Memories have been piling in of childhood summers for the exhibition. Here are some of them:
Alan Austin, 59, of Sheffield, remembers a trip to Chapel St Leonards in 1973, when he was 15, listening to David Bowie’s Life on Mars on his Binatone cassette recorder, and staying in his aunt’s caravan.
He said: “I was enjoying my fish and chips sat outside the photo shop at Chapel St Leonards Robin Hood Camp, when a nice female photographer decided to pop out of the shop and take this snap of me wearing my favourite tank top, Wrangler jeans, red socks and black polished brogues.
“Summer seemed to last forever and I had the time of my life meeting friends, staying in my aunties’ 4 Berth caravan and going out in the middle of the night to the communal wash house.
“Roy Badley was the camp site owner and used to awake us with his tanoy announcements:
‘Robin Hood Camp! Maid Marrion Club! We will be playing bingo at the club this afternoon, followed by a talent competition!’ There were no X Factor in them days.”
Helen Porter, 38, of Killamarsh, sent a photo of a family trip to Skegness when she was just seven or eight.
“The best times of our lives were spent in Skegness in the late 70s/early 80s,” she said.
“Nannan and grandad had the caravan which drew all the aunties, uncles and cousins to cram in it together in the six week holidays.
“We were a family of five, and my dad had two weeks off in the summer called ‘shut down weeks’ which meant all of the firm were off at the same time. This meant not only did you go with all of the family but all of his mates were there too!
“We were always the first on the beach and the last off. Rain or shine we sat there with windbreak barriers scooped around everyone and we sheltered under the concrete half-moon prom if it rained. “By evening, we sat in the public toilet sinks for a wash, then we ate fish and chips and played bingo with nannan all night long for half wins. Slot machines came after that in the lookout pub. Everyone was happy. The best memories of my life. Long may they last!”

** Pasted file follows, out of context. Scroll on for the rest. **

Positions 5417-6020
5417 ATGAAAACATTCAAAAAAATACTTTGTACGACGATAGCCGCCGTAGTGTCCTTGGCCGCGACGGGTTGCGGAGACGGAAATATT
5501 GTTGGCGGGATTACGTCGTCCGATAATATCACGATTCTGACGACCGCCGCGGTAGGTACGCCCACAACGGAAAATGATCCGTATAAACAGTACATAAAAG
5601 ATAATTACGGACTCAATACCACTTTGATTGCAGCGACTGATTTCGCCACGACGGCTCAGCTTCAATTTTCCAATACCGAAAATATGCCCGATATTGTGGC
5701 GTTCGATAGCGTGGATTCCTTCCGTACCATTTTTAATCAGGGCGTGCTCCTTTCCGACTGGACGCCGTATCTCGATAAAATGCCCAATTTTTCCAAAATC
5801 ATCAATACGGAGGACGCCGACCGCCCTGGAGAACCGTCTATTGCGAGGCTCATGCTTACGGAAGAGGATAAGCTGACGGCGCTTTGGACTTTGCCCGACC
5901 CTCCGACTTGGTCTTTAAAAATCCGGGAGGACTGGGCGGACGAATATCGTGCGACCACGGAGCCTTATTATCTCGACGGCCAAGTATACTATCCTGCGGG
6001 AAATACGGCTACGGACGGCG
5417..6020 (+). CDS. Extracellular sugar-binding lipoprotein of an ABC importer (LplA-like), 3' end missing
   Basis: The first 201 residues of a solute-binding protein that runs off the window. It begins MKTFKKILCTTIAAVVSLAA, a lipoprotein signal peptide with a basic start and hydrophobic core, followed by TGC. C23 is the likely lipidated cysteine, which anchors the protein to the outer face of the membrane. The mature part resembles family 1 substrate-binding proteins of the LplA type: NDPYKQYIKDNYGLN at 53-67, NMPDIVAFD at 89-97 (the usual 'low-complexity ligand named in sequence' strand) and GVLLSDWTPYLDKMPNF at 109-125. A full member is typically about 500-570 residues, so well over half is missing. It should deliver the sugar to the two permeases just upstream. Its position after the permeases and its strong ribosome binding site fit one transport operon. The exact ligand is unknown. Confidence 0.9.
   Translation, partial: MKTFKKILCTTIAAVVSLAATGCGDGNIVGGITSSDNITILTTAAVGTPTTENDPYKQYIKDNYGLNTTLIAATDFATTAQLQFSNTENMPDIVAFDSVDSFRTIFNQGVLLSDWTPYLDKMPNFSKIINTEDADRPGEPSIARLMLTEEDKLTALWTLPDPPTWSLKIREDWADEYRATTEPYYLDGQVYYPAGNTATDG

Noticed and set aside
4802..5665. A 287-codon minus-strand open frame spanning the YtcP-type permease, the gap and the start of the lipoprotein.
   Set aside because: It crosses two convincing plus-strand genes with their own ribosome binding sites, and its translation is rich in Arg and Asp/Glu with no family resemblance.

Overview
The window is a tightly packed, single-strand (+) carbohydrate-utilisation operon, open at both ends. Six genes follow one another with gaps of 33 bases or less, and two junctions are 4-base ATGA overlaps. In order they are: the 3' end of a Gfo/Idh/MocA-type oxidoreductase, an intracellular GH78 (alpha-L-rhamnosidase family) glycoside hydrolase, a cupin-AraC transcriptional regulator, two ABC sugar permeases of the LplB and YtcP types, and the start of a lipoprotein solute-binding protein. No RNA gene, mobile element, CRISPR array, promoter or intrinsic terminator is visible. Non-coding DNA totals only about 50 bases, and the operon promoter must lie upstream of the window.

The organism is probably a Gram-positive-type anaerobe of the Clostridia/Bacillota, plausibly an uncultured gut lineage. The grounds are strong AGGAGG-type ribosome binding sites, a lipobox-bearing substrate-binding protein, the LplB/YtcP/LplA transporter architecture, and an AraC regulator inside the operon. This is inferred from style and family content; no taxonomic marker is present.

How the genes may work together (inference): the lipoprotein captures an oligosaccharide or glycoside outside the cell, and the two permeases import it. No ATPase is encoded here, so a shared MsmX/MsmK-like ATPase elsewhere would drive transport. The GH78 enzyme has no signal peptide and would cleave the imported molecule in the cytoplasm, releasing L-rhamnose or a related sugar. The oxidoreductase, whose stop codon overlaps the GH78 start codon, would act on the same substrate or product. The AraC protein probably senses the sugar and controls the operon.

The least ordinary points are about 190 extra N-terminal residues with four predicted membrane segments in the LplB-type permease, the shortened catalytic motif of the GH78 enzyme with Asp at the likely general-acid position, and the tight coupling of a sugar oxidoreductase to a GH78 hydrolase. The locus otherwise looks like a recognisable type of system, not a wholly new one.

Kay Smith, 42, was eight years old when the photo she shared was taken in Bramston, where her godparents had a static caravan.
Ms Smith, who is from Thurnscoe but now lives in Sheffield, said: “I can still remember the excitement of knowing we were nearly there when we reached the Little Chef.
“Back then you had to trudge over to the shower blocks and toilets and get your water from the communal tap. None of this bothered us at the time.
“We often used to walk along the beach to Bridlington (avoiding the nudist beach), which is where my photo was taken. I remember loving the bumpy slide on the seafront, running up the steps tripping over the hessian sack you had to sit on to slide back down.
“Nothing beats the memories of those caravan holidays. Everyone going to the club on the site every evening, which is where my love of Neil Sedaka songs comes from.
“Talent shows, lovely legs competitions and welly throwing contests were all normal British pastimes. I even once fell in the duck pond! Summers never seem the same now I’m all grown up (in years anyway).”